We have some good news about our libraries. The hours of operation at all our branches, except the Maggie Nightingale (Poolesville) and Noyes Library for Young Children (Kensington) branches, will be expanded on Jan. 2 to 10 a.m.-8 p.m. Monday thru Thursday and to 10 a.m.-6 p.m. Friday, Saturday and Sunday. The hours and schedule for Maggie Nightingale, which is currently closed for renovations, and Noyes will remain as they currently stand.

I want to thank our staff, residents and patrons of the libraries for their patience as we worked to ensure that the facilities are COVID safe and accessible for visitors and employees. So many residents rely on our libraries as gathering places, as well for access to books and the internet. For more information on what is going on at our libraries, go to

We Will Lead on Global Pandemic Prevention

One of the top scientists in the world who helped create the COVID-19 vaccine, Sarah Gilbert, warned this week, "This will not be the last time a virus threatens our lives and our livelihoods. The truth is, the next one could be worse. It could be more contagious, or more lethal, or both."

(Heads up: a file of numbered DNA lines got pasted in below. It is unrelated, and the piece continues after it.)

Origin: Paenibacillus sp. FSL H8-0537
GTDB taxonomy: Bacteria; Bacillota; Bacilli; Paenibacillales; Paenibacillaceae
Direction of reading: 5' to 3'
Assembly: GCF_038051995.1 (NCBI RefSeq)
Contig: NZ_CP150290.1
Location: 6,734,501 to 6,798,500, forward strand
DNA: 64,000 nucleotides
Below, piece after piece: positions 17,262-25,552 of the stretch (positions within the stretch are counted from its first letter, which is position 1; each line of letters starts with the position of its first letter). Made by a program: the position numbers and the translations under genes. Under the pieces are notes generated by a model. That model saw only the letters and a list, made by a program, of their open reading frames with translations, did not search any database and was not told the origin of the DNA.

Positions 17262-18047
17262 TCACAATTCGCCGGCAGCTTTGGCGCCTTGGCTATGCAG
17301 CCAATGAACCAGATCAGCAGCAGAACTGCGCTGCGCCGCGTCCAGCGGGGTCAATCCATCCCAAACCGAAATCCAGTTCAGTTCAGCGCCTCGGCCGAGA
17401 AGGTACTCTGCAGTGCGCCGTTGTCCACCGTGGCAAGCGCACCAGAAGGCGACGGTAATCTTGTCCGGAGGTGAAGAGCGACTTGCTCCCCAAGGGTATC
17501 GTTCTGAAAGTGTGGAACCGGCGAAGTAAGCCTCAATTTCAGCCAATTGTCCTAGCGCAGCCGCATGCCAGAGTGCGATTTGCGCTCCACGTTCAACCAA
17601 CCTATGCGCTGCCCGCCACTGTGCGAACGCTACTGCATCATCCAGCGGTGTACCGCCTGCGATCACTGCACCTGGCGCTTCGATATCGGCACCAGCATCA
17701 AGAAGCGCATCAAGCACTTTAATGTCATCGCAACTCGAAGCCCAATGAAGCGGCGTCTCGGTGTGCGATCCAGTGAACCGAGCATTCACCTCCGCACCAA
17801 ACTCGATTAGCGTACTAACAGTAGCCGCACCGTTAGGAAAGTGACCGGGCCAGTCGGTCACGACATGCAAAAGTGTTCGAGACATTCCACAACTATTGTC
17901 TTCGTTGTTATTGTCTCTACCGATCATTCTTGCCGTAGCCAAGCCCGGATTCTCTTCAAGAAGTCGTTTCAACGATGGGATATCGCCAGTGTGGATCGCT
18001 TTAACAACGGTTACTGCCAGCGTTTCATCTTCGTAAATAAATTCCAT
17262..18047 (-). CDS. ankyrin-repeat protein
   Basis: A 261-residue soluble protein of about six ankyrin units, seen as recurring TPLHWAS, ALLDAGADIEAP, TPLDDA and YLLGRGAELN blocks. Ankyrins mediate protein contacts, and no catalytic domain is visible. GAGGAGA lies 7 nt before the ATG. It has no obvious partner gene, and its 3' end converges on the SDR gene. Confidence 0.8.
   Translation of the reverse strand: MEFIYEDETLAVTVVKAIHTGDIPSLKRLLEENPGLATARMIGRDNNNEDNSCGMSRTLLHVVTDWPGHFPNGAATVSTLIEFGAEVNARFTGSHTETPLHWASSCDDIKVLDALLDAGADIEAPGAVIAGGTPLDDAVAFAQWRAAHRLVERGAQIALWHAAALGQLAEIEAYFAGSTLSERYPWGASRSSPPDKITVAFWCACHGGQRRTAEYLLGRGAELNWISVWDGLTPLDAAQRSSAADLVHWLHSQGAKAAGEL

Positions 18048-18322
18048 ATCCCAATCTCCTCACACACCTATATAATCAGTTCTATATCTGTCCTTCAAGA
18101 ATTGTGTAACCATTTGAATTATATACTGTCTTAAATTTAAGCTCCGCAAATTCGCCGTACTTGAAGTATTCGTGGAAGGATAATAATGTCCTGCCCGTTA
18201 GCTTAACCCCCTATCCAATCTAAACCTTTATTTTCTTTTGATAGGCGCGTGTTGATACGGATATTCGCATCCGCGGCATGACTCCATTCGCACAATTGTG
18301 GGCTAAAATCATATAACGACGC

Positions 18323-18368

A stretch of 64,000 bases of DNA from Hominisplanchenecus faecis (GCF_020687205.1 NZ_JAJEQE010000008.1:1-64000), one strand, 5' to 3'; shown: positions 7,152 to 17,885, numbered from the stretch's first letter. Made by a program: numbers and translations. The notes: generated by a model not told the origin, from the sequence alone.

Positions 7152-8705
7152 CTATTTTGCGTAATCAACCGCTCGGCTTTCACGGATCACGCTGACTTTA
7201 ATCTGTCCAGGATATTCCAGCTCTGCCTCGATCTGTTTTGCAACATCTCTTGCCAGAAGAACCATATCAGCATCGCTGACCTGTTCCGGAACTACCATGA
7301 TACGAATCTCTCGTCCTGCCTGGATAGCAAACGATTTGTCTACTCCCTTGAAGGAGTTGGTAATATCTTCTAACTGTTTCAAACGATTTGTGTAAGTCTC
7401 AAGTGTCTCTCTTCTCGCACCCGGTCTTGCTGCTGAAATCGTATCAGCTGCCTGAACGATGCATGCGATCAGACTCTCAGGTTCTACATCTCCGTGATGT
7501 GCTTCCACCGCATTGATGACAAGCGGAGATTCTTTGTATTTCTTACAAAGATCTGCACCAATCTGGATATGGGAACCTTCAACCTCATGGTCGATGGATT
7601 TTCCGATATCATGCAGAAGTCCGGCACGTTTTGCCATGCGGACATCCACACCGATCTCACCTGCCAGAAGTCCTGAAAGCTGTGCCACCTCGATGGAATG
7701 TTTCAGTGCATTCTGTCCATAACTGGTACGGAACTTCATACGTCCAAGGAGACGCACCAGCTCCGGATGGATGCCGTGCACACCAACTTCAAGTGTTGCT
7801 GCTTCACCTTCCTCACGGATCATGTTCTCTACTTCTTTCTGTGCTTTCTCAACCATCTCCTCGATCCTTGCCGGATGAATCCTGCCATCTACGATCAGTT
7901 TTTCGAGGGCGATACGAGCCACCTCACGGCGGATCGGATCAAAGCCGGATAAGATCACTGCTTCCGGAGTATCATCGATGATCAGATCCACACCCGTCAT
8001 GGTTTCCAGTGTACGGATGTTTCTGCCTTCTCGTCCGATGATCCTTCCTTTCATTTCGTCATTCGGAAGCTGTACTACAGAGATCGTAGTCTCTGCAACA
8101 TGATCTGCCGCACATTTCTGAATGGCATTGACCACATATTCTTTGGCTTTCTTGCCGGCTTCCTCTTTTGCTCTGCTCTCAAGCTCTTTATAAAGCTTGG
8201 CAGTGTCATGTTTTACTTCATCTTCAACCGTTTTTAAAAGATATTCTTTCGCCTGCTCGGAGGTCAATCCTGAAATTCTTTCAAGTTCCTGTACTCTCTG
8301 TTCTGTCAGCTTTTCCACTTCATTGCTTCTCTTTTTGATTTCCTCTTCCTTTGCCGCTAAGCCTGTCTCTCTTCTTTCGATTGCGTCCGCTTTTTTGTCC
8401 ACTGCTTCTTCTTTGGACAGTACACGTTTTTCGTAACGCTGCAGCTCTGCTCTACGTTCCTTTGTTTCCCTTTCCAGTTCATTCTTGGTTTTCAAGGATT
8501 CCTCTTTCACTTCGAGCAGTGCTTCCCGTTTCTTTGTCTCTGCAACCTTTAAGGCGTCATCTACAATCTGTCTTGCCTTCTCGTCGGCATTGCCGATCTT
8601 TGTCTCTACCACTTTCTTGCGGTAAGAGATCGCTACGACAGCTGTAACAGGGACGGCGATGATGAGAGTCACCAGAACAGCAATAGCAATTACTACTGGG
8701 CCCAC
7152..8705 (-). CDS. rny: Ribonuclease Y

This warning is exactly why our nation and the world need an institution that will specifically focus on pandemic research and protection.

It was announced this week that the new Global Pandemic Prevention and Biodefense Center will be headquartered in Montgomery County. The center’s goal is to help prevent future outbreaks from becoming pandemics. Montgomery County is uniquely positioned to be the host location for the Center, which aims to harness the rich talent and critical health research, biotech, defense and government assets required to deliver a full-scale response. In 2019, I joined the steering committee of connected DMV, which is the impetus behind this center because I understood the importance of this effort and the relevance to this County. To read more about this center, visit